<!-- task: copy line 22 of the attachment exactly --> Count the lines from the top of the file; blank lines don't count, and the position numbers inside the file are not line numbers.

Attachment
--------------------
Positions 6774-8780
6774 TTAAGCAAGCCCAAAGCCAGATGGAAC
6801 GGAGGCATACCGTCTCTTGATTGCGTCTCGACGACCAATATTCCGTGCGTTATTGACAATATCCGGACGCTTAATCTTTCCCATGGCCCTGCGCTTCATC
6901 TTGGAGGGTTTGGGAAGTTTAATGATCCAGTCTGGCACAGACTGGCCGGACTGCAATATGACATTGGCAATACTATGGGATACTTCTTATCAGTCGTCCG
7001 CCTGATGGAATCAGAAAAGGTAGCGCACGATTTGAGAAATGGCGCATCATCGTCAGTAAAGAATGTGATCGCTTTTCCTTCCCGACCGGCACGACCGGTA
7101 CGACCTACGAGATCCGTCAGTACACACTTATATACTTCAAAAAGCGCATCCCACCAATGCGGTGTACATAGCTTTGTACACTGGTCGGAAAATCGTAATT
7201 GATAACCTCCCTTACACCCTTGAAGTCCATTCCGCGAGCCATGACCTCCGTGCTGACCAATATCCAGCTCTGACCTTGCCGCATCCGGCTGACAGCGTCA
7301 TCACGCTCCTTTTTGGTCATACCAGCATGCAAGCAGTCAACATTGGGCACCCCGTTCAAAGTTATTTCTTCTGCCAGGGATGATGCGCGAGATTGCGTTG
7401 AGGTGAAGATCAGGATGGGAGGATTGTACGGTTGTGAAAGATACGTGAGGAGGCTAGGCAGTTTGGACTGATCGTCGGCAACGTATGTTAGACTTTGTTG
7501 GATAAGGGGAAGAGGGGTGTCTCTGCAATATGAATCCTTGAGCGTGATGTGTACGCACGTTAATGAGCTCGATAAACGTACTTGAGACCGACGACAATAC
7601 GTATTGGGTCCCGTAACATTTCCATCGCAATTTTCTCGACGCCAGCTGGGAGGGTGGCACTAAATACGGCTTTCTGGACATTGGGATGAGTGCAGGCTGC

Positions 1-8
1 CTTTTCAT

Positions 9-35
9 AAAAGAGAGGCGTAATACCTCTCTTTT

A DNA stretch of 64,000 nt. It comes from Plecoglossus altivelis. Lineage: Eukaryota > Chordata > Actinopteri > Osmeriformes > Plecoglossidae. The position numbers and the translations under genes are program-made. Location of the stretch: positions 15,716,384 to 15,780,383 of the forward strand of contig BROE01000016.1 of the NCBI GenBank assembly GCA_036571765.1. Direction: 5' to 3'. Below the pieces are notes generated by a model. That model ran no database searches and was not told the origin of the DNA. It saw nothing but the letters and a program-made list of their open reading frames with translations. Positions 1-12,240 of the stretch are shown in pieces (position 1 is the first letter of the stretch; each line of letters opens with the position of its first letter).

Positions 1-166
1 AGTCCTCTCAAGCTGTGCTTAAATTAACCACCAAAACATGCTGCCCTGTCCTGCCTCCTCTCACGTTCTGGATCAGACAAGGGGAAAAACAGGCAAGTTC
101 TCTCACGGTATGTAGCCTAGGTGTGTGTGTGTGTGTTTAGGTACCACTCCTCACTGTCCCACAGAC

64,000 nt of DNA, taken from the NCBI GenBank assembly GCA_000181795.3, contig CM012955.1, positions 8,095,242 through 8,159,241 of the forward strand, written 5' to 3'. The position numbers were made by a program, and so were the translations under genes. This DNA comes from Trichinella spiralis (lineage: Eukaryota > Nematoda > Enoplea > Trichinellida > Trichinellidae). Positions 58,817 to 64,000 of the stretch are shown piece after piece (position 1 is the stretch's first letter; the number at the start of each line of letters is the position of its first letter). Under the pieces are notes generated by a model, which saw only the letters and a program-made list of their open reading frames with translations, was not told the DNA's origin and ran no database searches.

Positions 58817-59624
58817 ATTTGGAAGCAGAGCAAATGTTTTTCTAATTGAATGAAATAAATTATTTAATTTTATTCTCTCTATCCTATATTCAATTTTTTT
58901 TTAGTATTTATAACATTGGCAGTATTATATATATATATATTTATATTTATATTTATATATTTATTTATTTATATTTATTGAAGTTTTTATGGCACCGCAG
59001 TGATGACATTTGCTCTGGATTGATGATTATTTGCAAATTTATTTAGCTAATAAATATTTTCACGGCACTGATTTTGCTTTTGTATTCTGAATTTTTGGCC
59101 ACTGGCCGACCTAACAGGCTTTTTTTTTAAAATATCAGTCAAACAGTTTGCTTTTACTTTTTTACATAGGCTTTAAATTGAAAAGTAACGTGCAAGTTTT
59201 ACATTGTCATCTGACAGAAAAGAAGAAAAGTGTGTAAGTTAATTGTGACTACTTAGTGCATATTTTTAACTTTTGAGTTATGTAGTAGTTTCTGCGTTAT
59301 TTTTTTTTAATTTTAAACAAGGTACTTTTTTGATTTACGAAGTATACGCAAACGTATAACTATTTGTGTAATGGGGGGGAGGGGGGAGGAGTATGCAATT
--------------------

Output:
58817 ATTTGGAAGCAGAGCAAATGTTTTTCTAATTGAATGAAATAAATTATTTAATTTTATTCTCTCTATCCTATATTCAATTTTTTT